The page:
Walking out of the Last Clown on Earth, there is little in the way of words to describe what we had just seen; an assault to the senses, which began with what looked like a beggar scrambling over our heads to make his way to the stage. Celebrating twenty years since their Fringe debut, award-winning Russian physical theatre company Derevo return with their solo masterpiece, which immortalises the notion of the clown, a mimed cycle of self-sacrifice and rebirth.

Anton Adasinky, incorporating his spectacular mime, butoh, visuals and sound, adds a never-ending layer of pathos to the Last Clown on Earth, (which, if we were to admit it to ourselves, isn’t the sort of title which suggests a joyful hour of carefree sillyness), his inner joy trapped in this darkened cycle. With the premise of darkness having encased this clown’s world following the explosion of the sun, this performance is inherently dark, physical, exhausting and intense, and by no means an easy light-hearted watch.

Religion plays a heavy part in this, as we often see him answering both to God and the Devil, Heaven and Hell, whether it be the moment he plays both Adam and Eve as they are seduced by boredom and the forbidden apple, which seems to take on an eccentrically post-modern trip, or the surreal video that sits in the background. He certainly explores the sins and vices of humanity with this show, which is like a mirror of our darkest behaviours; absurd, dark, poignant, and giggle-wrenching all at once.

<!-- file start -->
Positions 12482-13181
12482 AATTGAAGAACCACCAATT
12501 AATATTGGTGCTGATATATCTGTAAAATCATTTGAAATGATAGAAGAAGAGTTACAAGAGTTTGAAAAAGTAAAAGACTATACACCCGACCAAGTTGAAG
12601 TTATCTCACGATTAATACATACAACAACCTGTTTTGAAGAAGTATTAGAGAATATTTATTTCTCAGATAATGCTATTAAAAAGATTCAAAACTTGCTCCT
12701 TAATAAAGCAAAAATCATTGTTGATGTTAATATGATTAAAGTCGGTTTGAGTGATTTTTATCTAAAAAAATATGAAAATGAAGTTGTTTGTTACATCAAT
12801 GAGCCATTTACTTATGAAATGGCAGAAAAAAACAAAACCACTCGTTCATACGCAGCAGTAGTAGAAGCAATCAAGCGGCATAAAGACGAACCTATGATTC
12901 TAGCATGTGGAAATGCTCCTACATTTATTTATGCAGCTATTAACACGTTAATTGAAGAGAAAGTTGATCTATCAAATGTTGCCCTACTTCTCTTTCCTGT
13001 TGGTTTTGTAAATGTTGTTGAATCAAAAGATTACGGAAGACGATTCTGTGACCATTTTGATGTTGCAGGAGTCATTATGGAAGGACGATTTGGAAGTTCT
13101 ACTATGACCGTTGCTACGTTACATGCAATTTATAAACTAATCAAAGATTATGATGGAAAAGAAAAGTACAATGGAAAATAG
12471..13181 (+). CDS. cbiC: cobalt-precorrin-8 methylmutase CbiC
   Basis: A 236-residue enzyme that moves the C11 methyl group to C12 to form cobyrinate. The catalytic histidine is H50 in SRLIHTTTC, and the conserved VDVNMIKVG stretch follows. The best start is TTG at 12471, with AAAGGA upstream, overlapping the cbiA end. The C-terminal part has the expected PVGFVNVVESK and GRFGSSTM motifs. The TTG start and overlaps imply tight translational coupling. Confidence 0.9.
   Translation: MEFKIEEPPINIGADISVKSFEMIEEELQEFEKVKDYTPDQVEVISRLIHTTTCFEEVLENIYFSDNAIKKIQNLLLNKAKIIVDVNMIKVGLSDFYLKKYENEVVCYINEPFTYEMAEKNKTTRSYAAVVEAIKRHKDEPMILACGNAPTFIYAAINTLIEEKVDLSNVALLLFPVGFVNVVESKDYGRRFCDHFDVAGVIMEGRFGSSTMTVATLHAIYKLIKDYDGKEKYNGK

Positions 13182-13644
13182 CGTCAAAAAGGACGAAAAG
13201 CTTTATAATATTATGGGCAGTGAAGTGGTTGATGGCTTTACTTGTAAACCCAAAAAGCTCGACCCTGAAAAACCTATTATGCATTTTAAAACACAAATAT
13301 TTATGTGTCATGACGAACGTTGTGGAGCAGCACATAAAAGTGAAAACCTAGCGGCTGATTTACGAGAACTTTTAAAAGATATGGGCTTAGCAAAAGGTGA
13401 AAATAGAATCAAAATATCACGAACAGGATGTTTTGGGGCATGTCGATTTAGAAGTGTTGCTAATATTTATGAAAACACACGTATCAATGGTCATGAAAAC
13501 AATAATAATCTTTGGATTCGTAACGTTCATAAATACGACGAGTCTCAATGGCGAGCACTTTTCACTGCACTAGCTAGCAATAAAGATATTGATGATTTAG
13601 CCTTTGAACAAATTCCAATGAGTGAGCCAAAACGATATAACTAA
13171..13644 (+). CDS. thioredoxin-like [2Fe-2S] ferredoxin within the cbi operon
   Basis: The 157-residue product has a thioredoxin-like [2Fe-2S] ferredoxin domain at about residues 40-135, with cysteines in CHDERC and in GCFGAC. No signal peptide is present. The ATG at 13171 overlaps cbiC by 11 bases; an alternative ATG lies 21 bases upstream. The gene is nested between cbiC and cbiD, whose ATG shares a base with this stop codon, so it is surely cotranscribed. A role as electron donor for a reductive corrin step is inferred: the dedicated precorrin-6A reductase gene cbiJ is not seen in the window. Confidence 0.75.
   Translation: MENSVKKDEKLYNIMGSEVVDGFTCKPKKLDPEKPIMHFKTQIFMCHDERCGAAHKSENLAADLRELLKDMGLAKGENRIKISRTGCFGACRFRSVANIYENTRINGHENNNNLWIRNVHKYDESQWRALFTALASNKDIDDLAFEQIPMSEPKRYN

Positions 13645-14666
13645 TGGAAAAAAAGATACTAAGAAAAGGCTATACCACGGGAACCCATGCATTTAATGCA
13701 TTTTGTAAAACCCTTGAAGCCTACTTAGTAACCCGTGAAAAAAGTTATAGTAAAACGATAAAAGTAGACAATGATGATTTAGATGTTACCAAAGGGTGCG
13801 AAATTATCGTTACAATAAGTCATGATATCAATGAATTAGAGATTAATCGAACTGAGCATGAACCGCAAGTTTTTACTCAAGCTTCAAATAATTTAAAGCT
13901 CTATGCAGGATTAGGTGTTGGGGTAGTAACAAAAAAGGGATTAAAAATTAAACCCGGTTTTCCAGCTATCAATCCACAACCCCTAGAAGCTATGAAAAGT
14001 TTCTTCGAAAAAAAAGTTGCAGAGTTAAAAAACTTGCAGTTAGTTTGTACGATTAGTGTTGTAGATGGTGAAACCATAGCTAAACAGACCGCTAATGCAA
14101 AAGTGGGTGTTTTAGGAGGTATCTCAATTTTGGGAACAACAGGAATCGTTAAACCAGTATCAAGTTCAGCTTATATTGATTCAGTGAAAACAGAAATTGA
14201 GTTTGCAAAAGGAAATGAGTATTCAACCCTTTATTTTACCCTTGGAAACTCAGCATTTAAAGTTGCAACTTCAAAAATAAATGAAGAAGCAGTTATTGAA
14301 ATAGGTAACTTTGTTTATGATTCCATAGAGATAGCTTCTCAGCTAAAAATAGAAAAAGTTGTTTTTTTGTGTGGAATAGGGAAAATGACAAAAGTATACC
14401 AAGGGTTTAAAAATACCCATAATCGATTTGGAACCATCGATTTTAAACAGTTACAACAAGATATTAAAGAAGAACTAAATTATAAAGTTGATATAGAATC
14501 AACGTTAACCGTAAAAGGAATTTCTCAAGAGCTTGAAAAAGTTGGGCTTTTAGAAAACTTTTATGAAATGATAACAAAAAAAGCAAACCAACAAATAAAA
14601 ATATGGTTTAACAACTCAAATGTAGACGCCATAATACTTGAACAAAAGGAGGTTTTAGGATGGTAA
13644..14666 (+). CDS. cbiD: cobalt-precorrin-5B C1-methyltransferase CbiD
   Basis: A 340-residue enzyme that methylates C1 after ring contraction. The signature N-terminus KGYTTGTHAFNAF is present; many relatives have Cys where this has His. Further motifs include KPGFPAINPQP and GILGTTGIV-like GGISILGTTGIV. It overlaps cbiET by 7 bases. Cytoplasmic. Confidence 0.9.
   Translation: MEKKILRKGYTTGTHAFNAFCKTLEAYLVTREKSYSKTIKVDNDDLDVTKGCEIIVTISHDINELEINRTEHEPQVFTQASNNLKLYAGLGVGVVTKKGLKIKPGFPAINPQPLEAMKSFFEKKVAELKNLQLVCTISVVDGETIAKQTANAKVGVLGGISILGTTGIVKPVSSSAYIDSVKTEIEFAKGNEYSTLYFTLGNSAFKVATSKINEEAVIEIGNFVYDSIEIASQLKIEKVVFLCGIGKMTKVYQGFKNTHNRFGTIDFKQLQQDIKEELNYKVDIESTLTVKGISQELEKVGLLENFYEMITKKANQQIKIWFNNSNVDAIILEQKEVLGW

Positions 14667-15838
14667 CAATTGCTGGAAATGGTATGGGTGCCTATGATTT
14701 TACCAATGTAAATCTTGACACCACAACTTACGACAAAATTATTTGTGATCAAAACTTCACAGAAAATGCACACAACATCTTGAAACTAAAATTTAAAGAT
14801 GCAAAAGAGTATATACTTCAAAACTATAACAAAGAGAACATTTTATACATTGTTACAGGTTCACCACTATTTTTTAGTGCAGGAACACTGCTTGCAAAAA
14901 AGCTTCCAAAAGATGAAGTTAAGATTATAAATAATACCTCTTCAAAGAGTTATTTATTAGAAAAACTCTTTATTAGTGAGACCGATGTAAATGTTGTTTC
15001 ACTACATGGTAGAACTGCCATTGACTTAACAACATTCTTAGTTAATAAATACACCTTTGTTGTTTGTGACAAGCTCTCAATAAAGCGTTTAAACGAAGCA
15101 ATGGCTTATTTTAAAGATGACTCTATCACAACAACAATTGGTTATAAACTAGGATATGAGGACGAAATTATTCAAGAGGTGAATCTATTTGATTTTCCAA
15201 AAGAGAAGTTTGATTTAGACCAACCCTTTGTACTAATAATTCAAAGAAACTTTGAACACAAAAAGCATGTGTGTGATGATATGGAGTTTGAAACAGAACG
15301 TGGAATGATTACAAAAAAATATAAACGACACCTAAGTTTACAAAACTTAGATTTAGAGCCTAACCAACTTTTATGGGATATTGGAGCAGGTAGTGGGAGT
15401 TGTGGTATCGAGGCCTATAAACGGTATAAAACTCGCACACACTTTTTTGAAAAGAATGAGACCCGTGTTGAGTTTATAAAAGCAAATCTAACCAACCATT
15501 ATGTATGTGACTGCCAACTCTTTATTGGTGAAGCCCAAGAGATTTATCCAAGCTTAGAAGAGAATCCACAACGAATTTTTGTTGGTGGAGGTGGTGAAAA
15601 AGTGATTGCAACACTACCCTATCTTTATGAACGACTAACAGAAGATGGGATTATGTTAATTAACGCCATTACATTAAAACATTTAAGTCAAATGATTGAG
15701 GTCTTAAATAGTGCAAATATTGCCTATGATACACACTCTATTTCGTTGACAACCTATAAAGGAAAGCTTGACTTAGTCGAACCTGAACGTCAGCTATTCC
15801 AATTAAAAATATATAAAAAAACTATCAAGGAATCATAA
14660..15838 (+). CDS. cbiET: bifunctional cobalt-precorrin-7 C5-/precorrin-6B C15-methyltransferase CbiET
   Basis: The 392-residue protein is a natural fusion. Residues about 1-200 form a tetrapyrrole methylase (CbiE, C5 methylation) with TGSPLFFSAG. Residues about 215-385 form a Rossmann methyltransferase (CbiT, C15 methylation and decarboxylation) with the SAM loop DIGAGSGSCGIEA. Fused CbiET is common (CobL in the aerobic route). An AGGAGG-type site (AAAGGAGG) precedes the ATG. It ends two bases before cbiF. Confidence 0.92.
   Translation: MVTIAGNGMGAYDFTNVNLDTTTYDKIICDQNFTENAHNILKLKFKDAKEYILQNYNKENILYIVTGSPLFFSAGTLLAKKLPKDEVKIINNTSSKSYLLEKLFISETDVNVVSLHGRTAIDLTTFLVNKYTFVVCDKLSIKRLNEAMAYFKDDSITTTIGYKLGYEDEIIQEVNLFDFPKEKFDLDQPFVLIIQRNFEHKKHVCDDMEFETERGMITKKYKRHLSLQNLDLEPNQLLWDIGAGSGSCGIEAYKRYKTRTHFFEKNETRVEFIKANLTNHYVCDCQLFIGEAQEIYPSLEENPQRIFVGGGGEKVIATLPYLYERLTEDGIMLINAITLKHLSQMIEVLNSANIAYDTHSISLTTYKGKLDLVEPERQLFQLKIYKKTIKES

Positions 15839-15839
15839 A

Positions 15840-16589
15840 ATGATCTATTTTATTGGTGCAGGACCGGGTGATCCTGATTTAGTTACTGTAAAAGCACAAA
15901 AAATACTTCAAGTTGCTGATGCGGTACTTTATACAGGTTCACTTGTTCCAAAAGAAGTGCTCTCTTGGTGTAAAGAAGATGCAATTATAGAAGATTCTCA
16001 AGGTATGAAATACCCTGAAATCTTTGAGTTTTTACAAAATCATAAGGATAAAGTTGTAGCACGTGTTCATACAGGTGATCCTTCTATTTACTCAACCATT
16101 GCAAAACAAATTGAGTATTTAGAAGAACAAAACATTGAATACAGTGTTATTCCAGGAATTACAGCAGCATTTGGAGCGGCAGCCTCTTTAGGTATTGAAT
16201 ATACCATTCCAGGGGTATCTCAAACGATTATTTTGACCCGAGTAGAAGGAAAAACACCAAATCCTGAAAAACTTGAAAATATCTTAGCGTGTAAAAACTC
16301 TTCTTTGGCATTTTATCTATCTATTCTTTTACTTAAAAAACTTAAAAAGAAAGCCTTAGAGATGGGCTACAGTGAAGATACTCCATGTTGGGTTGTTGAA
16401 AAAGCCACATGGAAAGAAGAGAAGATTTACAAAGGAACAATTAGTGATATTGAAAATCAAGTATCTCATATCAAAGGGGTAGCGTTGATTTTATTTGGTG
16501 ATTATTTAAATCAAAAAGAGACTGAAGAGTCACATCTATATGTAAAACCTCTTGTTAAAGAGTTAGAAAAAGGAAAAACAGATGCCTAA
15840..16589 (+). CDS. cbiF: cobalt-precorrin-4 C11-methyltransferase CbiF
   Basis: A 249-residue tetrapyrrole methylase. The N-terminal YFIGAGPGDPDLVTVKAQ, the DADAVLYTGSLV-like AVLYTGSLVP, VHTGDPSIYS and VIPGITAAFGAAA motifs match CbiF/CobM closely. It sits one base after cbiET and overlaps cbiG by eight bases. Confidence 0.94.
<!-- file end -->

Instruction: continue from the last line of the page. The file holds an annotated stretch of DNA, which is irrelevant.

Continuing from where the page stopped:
Created and directed by Derevo founder and the sole actor Anton Adasinsky, this gallant piece of physical theatre takes the human soul and fleshes it out in dance, mime and visual theatre to shape something spiritual and abiding, particularly mysterious and Russian in style. The subtleties of his movement on stage are what add the crux of the acclaim to this solo performance. A bold statement in theatre.

Derovo’s Last Clown on Earth runs until 28th August at Pleasance Courtyard, 17:40.